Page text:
performance.

Arne


 
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markspace
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      11-18-2012
On 11/12/2012 10:40 PM, SL wrote:

> I do have a question on GC: how to run the GC continuously ? Create a
> thread, do some memory juggling to induce the GC to run ?



I haven't been following closely, so I don't know what version of Java
you're working with, but a web search for "java garbage collection
tuning" usually gives lots of good hits.

<http://www.oracle.com/technetwork/java/javase/gc-tuning-6-140523.html#available_collectors>

You probably want the parallel GC or the concurrent GC. And no, you do
not create a new thread or "juggle memory," you configure it externally
to your application.

Also, take a look at the System.gc() call, but DON'T USE THAT unless
you're sure you need it. The garbage collector is probably smarter than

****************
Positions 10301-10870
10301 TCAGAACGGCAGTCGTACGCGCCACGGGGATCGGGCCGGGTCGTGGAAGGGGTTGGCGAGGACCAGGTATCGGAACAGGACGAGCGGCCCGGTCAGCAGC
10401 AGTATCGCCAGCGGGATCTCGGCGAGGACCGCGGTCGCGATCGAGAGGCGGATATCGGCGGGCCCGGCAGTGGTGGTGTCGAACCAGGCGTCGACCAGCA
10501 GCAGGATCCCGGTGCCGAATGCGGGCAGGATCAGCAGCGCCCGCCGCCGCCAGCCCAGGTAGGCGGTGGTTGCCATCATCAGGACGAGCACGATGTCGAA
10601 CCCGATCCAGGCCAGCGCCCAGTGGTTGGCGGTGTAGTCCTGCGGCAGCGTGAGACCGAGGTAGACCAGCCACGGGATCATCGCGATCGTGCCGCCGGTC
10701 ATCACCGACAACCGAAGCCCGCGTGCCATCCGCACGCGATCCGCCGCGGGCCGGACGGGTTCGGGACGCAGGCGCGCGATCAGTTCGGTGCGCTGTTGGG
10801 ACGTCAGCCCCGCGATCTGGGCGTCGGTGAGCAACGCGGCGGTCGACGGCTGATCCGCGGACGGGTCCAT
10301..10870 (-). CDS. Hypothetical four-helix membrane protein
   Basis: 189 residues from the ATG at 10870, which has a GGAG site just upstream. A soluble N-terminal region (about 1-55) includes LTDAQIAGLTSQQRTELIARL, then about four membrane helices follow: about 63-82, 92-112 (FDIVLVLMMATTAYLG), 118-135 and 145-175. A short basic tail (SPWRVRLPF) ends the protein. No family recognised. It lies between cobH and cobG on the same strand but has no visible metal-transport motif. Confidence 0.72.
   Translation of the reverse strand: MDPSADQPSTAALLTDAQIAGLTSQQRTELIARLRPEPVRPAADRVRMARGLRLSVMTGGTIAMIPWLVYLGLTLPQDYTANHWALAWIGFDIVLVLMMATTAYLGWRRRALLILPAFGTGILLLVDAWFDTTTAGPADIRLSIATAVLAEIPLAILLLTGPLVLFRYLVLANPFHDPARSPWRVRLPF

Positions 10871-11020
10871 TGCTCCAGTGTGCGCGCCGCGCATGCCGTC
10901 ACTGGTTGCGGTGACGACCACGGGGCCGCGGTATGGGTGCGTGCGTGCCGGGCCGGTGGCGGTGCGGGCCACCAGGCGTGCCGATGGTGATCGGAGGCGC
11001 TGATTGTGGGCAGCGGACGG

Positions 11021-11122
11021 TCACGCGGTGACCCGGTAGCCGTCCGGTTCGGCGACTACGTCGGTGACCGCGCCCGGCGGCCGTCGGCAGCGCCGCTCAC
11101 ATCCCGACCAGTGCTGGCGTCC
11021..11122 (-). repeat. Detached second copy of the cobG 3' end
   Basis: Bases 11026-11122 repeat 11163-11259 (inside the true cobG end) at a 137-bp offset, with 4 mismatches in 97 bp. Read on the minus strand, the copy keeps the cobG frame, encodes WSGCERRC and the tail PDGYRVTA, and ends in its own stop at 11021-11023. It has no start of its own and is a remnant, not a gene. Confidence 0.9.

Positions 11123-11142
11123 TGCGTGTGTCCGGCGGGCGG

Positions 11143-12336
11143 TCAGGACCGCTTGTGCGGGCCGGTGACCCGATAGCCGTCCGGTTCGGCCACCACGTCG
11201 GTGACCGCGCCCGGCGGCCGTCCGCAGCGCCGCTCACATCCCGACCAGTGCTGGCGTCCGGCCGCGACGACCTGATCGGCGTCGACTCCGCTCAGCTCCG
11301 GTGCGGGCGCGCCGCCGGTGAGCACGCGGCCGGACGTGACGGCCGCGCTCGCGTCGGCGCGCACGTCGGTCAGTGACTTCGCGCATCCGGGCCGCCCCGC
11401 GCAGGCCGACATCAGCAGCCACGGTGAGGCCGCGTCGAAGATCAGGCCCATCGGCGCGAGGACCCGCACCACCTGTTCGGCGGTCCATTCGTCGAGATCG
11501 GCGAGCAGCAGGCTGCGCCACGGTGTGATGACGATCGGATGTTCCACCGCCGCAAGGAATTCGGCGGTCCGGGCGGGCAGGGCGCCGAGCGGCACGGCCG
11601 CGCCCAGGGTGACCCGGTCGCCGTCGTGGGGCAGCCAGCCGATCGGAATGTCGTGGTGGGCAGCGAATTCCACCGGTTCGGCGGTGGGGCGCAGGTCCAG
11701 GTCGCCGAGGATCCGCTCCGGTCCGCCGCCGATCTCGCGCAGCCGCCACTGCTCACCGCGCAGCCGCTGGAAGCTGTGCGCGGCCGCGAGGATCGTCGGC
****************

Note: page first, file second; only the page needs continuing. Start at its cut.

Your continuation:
you are about when and how to collect unused memory, frankly.

<http://stackoverflow.com/questions/2414105/why-is-it-a-bad-practice-to-call-system-gc>



 
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Arne Vajhøj
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      11-19-2012
On 11/18/2012 8:05 PM, Martin Gregorie wrote:
> On Sun, 18 Nov 2012 16:43:39 -0500, Arne Vajhøj wrote:
>> And most of the non-standard SQL problems went away with MySQL 4.1 and
>> 5.0 back in 2005 and 2006.
>>

> So, you're telling me its now ditched auto-incrementing fields and has
> implemented sequences?


No.

But then auto increment is also the standard (with IDENTITY
keyword though).

And it is also the most widely supported: MySQL,
SQLServer, DB2 etc..